Children as young as six have been treated in hospital after deliberately harming themselves -- and more are going untreated, psychiatrists have warned.
The Herald has learned that 197 children aged between six and 16 were identified at Crumlin children's hospital as deliberately self-harming between 1993 and 2003.
Some 11 children out of the 197 were aged 10 or younger, including one six-year-old, two eight-year-olds, three nine-year-olds and five 10-year-olds.
Prof Fiona McNicholas, child and adolescent psychiatrist at the Lucena Clinic in Dublin, warned that these figures are only the tip of the iceberg.
"Many don't tell their parents and those are the children who are the most worrying, because they don't know of the services that are out there for the prevention of deliberate self harming," she said.
She also warned that depression is becoming more prevalent in younger children.
"The prevalence of binge drinking is increasing in pre-teens, in 12-year-olds for example, and it's making individuals impulsive. There is a link between alcohol and self-harm."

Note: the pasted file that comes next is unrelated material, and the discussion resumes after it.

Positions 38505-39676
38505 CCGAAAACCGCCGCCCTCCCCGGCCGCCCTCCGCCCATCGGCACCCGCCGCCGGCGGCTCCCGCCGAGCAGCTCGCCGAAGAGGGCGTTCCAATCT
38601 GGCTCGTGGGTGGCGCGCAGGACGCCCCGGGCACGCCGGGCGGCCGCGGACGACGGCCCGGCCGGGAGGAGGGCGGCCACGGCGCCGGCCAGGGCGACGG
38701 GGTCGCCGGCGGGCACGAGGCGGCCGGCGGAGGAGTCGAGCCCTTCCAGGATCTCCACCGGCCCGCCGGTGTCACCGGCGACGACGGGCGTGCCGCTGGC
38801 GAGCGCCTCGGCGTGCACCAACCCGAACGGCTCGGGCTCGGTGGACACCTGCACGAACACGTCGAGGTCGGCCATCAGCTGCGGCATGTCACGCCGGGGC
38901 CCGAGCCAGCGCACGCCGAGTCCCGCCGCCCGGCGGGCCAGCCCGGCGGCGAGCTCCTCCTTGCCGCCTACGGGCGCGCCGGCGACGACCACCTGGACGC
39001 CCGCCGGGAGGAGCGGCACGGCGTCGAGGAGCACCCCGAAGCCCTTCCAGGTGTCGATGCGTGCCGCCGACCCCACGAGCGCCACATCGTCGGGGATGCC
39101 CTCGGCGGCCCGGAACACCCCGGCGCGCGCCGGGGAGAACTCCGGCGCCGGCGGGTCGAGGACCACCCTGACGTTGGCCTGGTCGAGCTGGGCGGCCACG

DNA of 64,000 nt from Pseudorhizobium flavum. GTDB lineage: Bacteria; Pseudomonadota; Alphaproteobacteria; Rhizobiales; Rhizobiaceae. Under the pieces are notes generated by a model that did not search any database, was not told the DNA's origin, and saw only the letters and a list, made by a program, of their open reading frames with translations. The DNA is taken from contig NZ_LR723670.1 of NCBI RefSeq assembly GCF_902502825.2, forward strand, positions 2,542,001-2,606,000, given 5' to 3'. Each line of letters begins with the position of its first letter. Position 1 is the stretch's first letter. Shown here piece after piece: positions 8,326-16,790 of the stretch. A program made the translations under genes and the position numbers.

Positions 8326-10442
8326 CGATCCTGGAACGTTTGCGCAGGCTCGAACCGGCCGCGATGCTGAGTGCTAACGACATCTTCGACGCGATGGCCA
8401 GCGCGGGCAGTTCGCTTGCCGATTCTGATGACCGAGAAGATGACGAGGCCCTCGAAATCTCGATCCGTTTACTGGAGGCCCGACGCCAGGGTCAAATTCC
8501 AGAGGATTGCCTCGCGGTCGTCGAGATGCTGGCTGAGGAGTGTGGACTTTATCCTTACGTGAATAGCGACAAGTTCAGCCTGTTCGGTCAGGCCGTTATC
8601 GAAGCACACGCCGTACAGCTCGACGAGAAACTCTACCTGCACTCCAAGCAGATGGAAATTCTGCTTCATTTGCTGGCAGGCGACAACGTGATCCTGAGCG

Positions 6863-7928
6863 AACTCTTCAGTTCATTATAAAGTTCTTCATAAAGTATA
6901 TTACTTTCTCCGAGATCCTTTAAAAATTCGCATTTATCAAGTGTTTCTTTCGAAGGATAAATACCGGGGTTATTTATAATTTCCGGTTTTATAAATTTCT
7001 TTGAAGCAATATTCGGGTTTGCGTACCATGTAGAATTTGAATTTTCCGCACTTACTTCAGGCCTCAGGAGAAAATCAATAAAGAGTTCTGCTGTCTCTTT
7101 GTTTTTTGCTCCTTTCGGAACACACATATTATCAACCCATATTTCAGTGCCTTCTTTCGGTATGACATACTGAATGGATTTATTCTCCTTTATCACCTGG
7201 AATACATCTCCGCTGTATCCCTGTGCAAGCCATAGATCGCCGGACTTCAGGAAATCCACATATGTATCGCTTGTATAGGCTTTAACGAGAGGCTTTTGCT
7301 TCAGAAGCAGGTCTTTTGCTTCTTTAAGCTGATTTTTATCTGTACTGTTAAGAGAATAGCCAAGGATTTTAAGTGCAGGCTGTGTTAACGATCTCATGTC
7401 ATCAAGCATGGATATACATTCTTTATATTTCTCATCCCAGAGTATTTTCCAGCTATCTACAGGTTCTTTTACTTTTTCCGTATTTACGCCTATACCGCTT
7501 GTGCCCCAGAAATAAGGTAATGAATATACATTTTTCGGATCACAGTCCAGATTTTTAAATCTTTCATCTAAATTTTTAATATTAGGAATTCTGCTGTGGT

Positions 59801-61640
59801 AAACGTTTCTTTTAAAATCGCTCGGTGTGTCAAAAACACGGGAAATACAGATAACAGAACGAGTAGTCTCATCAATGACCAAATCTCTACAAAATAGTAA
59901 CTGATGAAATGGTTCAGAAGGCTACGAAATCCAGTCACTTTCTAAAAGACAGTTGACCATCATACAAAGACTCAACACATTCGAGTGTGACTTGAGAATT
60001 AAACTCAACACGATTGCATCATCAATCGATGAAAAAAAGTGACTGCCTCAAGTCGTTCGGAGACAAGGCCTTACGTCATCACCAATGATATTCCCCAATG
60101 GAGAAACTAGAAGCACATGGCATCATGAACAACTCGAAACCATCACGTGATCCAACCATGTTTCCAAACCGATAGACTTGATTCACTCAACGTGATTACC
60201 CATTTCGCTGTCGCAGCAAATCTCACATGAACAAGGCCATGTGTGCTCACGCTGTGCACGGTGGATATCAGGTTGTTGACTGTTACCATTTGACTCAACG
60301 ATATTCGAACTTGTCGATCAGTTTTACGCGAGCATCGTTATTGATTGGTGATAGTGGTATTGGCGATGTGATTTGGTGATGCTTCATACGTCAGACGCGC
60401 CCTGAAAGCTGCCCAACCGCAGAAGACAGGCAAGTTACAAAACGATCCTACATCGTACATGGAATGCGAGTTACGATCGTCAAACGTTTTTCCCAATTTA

She added: "Because we know that deliberate self-harming is one of the strongest risk factors in those dying by suicide, education of the public and professors about it is very important."
Some 15 of the children examined in Crumlin hospital were 11 years old, 33 were 12 years, 72 were aged 13, and 55 were aged 14. The children ranged in age from six to 16 years, and overdose was the method in the vast majority (81pc) of cases.
Other methods included cutting (4pc), hanging (3pc) and jumping (3pc).
Prof McNicholas said the methods and reasons for self-harming vary across age groups, since younger groups often harm themselves to numb the pain and there's no intent to die.
She said younger children engage in self-harm by banging their head off a door or a window, or impulsively taking bleach.
The latest research said on-call child psychiatric services needed to be "urgently developed" in Irish hospitals.